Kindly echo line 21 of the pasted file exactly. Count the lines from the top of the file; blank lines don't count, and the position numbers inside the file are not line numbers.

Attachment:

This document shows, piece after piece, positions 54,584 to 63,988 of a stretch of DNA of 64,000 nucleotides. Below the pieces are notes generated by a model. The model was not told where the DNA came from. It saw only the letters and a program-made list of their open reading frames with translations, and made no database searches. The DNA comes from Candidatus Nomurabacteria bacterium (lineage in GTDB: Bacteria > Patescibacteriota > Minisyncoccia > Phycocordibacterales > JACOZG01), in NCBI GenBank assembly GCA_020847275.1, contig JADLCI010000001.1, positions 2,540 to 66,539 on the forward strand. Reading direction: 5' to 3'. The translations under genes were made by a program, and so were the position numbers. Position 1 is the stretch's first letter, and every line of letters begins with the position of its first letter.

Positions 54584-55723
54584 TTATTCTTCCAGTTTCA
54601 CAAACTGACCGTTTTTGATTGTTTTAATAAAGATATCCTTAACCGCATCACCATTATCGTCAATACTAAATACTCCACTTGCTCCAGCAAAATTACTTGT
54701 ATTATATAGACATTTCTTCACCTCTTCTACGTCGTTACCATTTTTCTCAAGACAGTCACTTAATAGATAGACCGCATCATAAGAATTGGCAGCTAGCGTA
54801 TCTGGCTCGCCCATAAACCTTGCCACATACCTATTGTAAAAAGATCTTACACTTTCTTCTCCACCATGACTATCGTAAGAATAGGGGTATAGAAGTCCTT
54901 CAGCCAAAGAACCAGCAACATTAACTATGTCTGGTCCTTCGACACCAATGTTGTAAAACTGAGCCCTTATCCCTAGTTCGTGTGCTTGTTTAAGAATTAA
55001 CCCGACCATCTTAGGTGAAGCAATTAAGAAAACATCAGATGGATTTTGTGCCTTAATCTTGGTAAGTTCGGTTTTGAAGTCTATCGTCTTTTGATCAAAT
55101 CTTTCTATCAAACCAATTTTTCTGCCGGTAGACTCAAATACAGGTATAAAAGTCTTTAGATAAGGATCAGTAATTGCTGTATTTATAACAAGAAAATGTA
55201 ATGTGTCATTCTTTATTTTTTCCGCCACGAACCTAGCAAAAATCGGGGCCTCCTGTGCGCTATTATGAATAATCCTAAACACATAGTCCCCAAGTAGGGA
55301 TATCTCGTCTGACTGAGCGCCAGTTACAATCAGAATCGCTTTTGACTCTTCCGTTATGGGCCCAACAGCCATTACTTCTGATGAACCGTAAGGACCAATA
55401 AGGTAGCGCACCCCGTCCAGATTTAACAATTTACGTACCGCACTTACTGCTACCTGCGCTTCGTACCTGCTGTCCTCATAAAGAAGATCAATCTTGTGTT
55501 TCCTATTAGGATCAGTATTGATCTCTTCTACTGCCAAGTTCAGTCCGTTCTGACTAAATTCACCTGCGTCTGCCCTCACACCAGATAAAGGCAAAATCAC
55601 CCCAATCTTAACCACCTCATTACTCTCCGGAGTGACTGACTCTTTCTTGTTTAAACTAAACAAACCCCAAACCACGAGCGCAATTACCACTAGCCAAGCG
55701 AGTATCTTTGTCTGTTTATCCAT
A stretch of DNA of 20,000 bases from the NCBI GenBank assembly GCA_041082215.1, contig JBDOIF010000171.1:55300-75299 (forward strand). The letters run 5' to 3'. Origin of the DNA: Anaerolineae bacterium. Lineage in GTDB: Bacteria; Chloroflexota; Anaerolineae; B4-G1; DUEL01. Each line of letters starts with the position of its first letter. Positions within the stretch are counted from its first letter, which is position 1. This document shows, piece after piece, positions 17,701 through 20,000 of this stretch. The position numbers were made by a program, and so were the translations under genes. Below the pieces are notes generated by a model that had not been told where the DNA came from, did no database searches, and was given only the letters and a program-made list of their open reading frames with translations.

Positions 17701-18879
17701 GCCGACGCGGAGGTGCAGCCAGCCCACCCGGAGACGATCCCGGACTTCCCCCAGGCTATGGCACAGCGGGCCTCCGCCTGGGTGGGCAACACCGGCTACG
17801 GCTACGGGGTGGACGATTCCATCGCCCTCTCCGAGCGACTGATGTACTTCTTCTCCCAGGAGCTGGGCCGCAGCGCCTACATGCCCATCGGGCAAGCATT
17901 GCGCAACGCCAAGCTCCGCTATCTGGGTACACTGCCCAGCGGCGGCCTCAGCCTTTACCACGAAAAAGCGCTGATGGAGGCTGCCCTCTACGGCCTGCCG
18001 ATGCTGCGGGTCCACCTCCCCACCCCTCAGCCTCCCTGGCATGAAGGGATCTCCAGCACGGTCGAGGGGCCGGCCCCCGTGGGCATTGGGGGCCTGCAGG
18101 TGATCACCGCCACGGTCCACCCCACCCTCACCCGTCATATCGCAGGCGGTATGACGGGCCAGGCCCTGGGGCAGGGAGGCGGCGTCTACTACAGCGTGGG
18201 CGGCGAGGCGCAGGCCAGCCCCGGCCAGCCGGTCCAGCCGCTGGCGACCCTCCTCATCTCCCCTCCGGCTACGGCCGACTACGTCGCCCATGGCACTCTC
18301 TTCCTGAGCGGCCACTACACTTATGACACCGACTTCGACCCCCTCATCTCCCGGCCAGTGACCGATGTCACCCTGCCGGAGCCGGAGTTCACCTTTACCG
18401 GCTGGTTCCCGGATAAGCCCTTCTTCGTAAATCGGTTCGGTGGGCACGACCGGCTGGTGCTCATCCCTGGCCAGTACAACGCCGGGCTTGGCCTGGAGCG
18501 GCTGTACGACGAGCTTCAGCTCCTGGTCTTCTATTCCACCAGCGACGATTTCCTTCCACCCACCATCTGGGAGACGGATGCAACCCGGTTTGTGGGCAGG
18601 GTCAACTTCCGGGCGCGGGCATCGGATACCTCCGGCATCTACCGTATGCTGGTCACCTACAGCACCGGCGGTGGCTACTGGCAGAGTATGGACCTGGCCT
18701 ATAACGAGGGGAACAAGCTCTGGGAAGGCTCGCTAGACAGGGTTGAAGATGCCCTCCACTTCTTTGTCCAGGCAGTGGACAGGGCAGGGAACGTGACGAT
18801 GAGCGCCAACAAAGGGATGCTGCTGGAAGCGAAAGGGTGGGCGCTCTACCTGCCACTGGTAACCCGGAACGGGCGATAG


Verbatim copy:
18001 ATGCTGCGGGTCCACCTCCCCACCCCTCAGCCTCCCTGGCATGAAGGGATCTCCAGCACGGTCGAGGGGCCGGCCCCCGTGGGCATTGGGGGCCTGCAGG